“So what are we looking for?” Tia asked soon after the motor was cut and the craft carried forward on its own momentum.
“Small craft,” said Jenny. “Vessels about our size, slightly larger. Those are the ones that move the goods between the US and Canada, the stuff that’s not supposed to still be traded.”
“What kind of goods?”
“Mostly the small stuff, the things people on both sides of the border used to get all the time before the border closed up and they found they couldn’t live without. Cigarettes, specialty booze, movies and shows, things one side can’t get but can’t do without.”
“Just smallstuff like that?” Tia asked.
“Hey, you don’t think people living on the border make as much as people in Toronto do, do you?” Jenny asked. “They’d love to get things the big cities have, but they can’t afford to buy. Down here, even on your side, not everyone has a great job, and they’re all willing to pay a little to someone able to pick up for them something that’s hard to get, if not illegal thanks to the war.
“And that’s what we’re after, a piece of the small goods trade. The travel trade, we don’t touch that. You want to cross to try and get a better job or away from the desert, that’s for someone else. That’s a lot of action for too small a return.”
“Do you know anyone who works the… travel trade, as you call it?”
“Those folks mostly sail out of Ohio. A lot easier to find someone there willing to work in that line; most folks hailing from too close to the border, they think the RCN is looking at them too closely to make it worth the try. And going after boats moving people, you get one of those, what are you going to do with the cargo, y’know? Why, you thinking of going on to Cleveland to talk to one of the Pikes?”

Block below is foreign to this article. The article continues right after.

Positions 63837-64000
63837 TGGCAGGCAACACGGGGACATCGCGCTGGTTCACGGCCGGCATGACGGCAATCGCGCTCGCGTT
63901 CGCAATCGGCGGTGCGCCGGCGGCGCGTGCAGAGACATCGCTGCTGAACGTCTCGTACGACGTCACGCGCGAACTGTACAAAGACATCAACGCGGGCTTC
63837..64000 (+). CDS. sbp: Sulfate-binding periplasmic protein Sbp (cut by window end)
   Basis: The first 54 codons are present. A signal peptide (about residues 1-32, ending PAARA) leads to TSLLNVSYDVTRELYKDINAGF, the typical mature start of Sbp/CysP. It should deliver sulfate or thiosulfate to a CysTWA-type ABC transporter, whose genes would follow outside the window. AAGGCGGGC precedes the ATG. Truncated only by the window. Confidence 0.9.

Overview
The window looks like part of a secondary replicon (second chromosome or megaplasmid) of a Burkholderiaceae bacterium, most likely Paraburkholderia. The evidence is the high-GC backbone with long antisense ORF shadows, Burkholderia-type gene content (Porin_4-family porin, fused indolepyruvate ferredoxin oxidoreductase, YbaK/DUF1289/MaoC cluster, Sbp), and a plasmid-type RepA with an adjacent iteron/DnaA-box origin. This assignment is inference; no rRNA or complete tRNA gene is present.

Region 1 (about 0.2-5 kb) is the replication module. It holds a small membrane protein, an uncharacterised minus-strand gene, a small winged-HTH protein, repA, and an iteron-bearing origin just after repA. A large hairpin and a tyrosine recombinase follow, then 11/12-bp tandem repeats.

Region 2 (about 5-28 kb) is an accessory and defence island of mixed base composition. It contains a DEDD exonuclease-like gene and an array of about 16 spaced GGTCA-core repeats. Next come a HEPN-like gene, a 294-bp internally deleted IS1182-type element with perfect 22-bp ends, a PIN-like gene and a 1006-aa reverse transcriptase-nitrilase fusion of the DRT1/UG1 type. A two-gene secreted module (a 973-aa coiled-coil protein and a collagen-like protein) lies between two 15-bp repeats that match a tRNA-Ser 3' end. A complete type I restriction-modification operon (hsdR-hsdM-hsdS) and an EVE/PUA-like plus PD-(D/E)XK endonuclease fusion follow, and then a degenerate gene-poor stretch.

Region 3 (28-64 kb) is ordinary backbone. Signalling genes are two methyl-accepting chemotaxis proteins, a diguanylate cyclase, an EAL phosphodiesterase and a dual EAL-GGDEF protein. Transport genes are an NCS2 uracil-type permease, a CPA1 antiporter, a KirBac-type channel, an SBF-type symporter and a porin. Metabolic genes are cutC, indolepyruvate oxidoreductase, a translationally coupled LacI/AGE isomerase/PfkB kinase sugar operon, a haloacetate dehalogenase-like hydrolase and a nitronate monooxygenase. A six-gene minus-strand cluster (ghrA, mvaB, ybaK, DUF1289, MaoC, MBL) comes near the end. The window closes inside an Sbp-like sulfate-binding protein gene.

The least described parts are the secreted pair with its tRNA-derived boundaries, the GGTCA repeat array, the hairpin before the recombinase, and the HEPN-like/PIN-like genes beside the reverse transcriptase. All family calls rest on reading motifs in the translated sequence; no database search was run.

“Wait- What?” Tia asked.
“Pikes, we call them. Try to stay to the bottom, out of sight, nasty as hell. Lovely people if you can talk them when they’re not pissed off.”
“And when’s the best time to talk to them? When aren’t they likely to be pissed off?”
“Hmmmm…” Jenny looked up into the predawn darkness for a few moments. “Well… never.”
“Why?” Georgie asked. “Thinking about how to get home?”
“I suppose that’s an option. I also heard some spots in Quebec, in the Mohawk region, it’s a lot easier to walk through there.”
“I don’t know,” said Jenny. “It’s a lot closer to Cleveland from here, but not having to deal with Abe Harker’s people has a few pluses to it, so maybe th…”
She stopped speaking as she slowly stood up.
“You see that?” she asked.
“Glow over that way?” Tomo asked.
“Off the port bow?”
“I’m seeing it too,” said Charlie. “That’s too bright to be anything simple, ain’t it?”
“We’re going in slow,” said Jenny as she started up the motor.
“What is it?” Tia asked.
“Looks like a boat going down. Everyone, keep your eyes and ears sharp, and make sure your guns are ready.”
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